Tanzania has asked the International Monetary Fund for a $571 million loan to help it tackle the challenges caused by the COVID-19 pandemic, its finance minister said on Thursday as he raised spending in the budget for the next financial year.
Tanzania, which under late President John Magufuli had denied the existence of COVID-19 last year, has started acknowledging the crisis and its impact, after President Samia Suluhu Hassan took over in March.
“This is a low interest-rate loan to tackle the social and economic impact of COVID-19,” Finance Minister Mwigulu Nchemba told parliament while presenting the government’s budget for the 2021/22 (July-June) fiscal year.
IMF officials in Dar es Salaam and Washington confirmed the talks, adding that the government, which has not published data on coronavirus infections since May last year, will be required to provide that information.
“When applying for pandemic-related emergency financing, evidence of the pandemic has to be available to substantiate the claim,” the IMF’s resident representative, Jens Reinke, told Reuters.
“Let’s wait for the government’s announcement, which will come soon, after the COVID-19 special committee formed by the president issued its recommendations,” said government spokesman Gerson Msigwa. “It will have answers on all those areas.”
Hassan has charted a change of course in tackling the coronavirus from Magufuli, who underplayed the pandemic and expressed scepticism about COVID-19 vaccines.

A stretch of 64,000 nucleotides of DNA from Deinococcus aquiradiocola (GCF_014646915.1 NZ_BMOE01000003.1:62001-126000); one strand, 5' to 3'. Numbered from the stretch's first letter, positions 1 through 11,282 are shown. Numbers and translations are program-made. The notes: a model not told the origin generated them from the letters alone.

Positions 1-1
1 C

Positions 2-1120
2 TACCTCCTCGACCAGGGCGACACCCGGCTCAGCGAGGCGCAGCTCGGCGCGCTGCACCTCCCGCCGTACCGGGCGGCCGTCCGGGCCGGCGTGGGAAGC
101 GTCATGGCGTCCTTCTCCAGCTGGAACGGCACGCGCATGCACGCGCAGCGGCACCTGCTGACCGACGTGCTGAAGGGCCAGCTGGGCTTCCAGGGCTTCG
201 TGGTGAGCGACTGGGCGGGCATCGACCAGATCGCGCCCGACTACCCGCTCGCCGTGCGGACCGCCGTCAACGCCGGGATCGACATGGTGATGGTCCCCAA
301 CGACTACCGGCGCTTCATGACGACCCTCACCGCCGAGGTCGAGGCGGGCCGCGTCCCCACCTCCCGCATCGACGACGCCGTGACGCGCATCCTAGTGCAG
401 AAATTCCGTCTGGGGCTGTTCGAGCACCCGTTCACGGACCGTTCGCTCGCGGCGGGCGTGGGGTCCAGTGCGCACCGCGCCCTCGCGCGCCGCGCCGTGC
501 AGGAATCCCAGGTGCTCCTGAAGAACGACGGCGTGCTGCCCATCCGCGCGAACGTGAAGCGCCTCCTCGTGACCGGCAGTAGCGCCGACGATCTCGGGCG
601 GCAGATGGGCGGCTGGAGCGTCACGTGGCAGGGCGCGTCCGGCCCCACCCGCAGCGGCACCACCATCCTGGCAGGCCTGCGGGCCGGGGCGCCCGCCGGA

The government plans to spend 36.33 trillion shillings ($15.71 billion) in the fiscal year starting next month, Nchemba said in the budget statement, a 4% increase from the current financial year.
It will be funded by a mix of local revenue and borrowing, he said, adding that the economy is likely to grow faster this year, after growth was curbed by the pandemic last year.
Nchemba said during the budget speech that Tanzania’s economy was projected to grow by 5.6% in calendar 2021 – up from last year’s growth of 4.8% – and 6.2% in 2023. He did not give a projection for 2022.
Tanzania plans to seek a sovereign credit rating to give it access to international capital markets, the minister said. ($1 = 2,313.0000 Tanzanian shillings)
(Reporting by Omar Mohammed in Nairobi and Nuzulack Dausen in Dar es Salaam; Writing by Omar Mohammed; Editing by Alexandra Hudson and Peter Cooney)